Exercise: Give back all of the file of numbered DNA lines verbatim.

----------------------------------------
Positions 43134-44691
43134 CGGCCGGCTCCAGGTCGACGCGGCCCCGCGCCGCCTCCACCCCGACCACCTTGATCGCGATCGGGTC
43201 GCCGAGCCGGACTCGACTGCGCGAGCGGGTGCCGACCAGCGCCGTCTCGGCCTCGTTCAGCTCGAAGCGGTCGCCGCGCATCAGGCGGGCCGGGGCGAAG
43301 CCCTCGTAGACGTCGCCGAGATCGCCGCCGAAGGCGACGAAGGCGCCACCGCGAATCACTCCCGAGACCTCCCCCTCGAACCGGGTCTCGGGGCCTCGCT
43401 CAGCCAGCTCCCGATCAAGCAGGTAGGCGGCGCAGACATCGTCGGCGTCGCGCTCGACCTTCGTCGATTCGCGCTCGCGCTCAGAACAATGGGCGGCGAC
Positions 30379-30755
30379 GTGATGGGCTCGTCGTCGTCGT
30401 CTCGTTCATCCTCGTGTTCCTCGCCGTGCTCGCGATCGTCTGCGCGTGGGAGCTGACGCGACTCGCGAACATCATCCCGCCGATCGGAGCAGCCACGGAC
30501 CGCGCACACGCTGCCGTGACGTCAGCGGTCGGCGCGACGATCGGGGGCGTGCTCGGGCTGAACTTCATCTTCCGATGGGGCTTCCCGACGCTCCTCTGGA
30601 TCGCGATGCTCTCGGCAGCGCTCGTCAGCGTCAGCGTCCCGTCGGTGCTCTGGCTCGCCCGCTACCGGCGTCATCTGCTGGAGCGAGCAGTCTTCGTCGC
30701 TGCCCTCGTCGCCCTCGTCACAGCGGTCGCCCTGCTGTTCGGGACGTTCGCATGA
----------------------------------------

Positions 43134-44691
43134 CGGCCGGCTCCAGGTCGACGCGGCCCCGCGCCGCCTCCACCCCGACCACCTTGATCGCGATCGGGTC
43201 GCCGAGCCGGACTCGACTGCGCGAGCGGGTGCCGACCAGCGCCGTCTCGGCCTCGTTCAGCTCGAAGCGGTCGCCGCGCATCAGGCGGGCCGGGGCGAAG
43301 CCCTCGTAGACGTCGCCGAGATCGCCGCCGAAGGCGACGAAGGCGCCACCGCGAATCACTCCCGAGACCTCCCCCTCGAACCGGGTCTCGGGGCCTCGCT
43401 CAGCCAGCTCCCGATCAAGCAGGTAGGCGGCGCAGACATCGTCGGCGTCGCGCTCGACCTTCGTCGATTCGCGCTCGCGCTCAGAACAATGGGCGGCGAC
Positions 30379-30755
30379 GTGATGGGCTCGTCGTCGTCGT
30401 CTCGTTCATCCTCGTGTTCCTCGCCGTGCTCGCGATCGTCTGCGCGTGGGAGCTGACGCGACTCGCGAACATCATCCCGCCGATCGGAGCAGCCACGGAC
30501 CGCGCACACGCTGCCGTGACGTCAGCGGTCGGCGCGACGATCGGGGGCGTGCTCGGGCTGAACTTCATCTTCCGATGGGGCTTCCCGACGCTCCTCTGGA
30601 TCGCGATGCTCTCGGCAGCGCTCGTCAGCGTCAGCGTCCCGTCGGTGCTCTGGCTCGCCCGCTACCGGCGTCATCTGCTGGAGCGAGCAGTCTTCGTCGC
30701 TGCCCTCGTCGCCCTCGTCACAGCGGTCGCCCTGCTGTTCGGGACGTTCGCATGA